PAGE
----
In XXX: State of the Union they didn’t even bother with an excuse.  Here’s this alpha testosterone factory, fresh out of prison, and when a beautiful (white) woman asks him if there is ANYTHING else she can do for him…he asks for a cheeseburger.   Seriously.   The audience laughs.  I sit there in the dark, stewing over one of the lamest, most insulting lines I’ve ever heard.    Knowing that it fits the pattern perfectly.

 

And…Vin Diesel, Stealth Bro, takes the lead again.  What is predictable?  Plenty of nookie. Absolutely.   And Return of Xander Cage didn’t disappoint.   I’ve watched this process for over thirty years, and until CREED it never disappointed.   Was 100% predictable.   And no, it isn’t just “Hollywood.”  I distinctly remember July 4th, 1990 I saw “Die Hard 2” in Westwood, and they were running coming attractions for “Mo Better Blues” and there is a scene of Denzel Washington making love to a woman.   I was the only black person in the theater, and in an evil mood.   Instead of watching the screen, I turned around and looked at the audience.   All the women in the audience were leaning forward, smiling.   All the (white) men I could see were pressing BACK into their seats, away from the screen, scowling.  I’ve conducted this experiment many times since then, and the reaction has gotten less extreme (thank God) but the implications were obvious.  No, it doesn’t happen that way if the guy onscreen is white.  Unfortunately, it doesn’t work the same way with black men watching white men engage in reproductive behavior: the brain-washing is powerful.

 

This is ugly stuff, and I look at the statistics as revelatory of the “invisible hand” of racism in America, the images that people are willing to absorb as pleasure when their guard is down and they aren’t answering surveys.  I connect it to genetic and cultural competition, and perception of shared humanity. Tie it with statistics of police violence, economics, incarceration rates and perceptions of things like the Trayvon Martin case.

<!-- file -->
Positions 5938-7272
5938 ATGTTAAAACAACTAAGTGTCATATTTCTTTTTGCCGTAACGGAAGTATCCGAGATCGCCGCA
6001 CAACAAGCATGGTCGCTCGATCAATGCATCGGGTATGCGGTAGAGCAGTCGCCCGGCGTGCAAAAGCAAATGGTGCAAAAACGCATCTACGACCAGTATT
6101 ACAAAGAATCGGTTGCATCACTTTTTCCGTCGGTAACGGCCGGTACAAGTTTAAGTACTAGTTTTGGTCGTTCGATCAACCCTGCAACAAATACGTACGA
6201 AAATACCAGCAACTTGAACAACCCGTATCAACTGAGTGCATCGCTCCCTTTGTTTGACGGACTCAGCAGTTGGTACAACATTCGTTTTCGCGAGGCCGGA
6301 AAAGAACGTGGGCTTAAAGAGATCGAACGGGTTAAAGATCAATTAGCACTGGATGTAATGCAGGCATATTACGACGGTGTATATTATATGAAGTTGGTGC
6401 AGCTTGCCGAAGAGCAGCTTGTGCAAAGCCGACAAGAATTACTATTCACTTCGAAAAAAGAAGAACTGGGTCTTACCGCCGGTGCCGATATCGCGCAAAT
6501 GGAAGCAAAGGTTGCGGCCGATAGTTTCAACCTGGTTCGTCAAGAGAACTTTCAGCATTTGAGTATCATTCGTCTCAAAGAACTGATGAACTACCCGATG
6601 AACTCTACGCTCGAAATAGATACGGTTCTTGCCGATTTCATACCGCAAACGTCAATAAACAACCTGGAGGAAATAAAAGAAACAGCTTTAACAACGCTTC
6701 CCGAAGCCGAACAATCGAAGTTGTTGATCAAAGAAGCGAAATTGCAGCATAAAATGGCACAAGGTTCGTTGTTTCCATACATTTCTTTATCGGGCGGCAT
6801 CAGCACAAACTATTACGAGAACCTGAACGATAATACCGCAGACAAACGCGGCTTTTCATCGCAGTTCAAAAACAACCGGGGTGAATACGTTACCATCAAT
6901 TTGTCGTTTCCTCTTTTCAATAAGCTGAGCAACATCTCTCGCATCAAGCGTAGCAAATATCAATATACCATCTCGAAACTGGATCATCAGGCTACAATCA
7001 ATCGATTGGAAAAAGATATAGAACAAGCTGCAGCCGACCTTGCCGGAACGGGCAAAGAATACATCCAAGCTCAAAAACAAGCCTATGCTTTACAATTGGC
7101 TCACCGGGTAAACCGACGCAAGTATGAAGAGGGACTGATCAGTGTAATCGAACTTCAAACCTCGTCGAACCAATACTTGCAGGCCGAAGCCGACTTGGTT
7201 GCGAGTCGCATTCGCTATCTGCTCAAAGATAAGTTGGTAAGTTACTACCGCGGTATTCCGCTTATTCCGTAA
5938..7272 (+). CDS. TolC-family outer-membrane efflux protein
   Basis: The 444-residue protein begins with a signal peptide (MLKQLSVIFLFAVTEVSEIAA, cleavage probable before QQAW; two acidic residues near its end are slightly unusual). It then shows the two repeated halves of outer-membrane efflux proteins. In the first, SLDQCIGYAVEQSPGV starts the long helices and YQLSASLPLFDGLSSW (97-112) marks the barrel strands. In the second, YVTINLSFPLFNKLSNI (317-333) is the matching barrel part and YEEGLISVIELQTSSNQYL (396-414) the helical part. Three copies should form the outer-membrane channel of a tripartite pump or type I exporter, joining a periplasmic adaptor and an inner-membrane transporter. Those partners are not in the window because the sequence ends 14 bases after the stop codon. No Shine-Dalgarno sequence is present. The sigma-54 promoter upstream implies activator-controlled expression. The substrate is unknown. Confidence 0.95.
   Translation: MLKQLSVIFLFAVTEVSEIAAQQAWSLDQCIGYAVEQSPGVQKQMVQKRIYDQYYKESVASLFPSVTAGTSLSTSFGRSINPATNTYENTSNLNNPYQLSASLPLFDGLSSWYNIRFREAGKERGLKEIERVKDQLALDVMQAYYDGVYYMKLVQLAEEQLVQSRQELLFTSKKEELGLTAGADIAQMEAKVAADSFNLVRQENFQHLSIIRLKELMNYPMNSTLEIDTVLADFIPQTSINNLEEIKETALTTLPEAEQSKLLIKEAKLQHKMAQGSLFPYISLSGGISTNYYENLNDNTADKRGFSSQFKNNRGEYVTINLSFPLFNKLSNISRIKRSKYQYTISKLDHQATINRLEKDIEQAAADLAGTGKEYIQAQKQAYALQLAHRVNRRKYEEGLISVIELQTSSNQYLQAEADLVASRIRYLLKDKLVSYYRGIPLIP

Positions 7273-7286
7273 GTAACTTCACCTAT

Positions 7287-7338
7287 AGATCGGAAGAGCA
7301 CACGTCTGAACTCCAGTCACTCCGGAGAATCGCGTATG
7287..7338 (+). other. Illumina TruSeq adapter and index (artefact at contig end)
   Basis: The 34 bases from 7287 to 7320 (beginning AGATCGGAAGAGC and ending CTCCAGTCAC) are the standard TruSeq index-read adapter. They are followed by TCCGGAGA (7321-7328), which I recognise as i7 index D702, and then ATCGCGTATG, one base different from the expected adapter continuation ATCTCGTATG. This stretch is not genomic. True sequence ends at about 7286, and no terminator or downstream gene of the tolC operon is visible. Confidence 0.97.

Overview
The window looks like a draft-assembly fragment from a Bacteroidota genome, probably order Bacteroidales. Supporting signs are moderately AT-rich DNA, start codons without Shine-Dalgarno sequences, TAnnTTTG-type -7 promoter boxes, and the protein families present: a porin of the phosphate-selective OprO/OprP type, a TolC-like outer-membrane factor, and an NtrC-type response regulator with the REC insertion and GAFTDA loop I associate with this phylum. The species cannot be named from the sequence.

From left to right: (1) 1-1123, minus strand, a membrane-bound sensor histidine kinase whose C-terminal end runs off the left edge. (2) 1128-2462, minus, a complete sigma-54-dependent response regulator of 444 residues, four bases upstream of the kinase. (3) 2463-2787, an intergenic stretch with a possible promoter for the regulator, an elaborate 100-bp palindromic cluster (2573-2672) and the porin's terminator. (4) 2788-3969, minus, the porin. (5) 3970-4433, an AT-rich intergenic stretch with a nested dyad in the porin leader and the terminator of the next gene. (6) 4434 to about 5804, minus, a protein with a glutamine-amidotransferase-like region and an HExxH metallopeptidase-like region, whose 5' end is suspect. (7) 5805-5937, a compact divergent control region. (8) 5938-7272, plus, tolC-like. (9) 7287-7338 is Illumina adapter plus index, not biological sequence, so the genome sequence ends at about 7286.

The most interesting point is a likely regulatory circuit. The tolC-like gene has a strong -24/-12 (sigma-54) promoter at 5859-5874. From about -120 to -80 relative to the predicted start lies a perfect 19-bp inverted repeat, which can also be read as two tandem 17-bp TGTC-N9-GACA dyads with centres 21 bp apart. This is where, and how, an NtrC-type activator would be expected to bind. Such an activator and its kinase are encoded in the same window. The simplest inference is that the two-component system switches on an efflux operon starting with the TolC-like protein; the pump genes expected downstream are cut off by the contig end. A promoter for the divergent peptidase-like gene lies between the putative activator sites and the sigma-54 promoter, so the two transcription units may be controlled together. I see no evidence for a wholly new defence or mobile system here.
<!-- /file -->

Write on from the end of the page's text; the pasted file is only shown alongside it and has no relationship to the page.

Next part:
Can I “prove this” to the satisfaction of all?  No, and I have no interest.  I’m happy with those who have eyes to see–most of those who would like some more thorough analysis wouldn’t do a damned thing differently even if you conducted the experiments or crunched the data.  They simply have intellectual curiosity.  Frankly, I think a lot of them just want to slow down the process of action by asking you to jump through another couple of hoops.

 

The XXX situation is a case where the behavior could be predicted, as well as the past results. Doesn’t mean it is true, but that would require entering the hearts and minds, the secret and sometimes unconscious drives of all involved: writers, producers, audiences.  But I’m happy with predictive and explanatory capacity, even as I grasp that I can’t be “certain” that this particular instance is indeed “guilty.”   Not really “guilty”–human beings are what they are, and what I’m perceiving here is probably a near-universal issue with human perception.  It helps me to anticipate what I’m likely to experience in my life, and helps to push back against the blind (and sometime venomous) voices that say: “the playing field is level. The problem is just YOU” one hears, and will hear a lot more in the days to come.

 

No, it isn’t level, and never has been.  I can make my peace with that, but will not remain silent as people lie about it.

 

Namaste,

Steve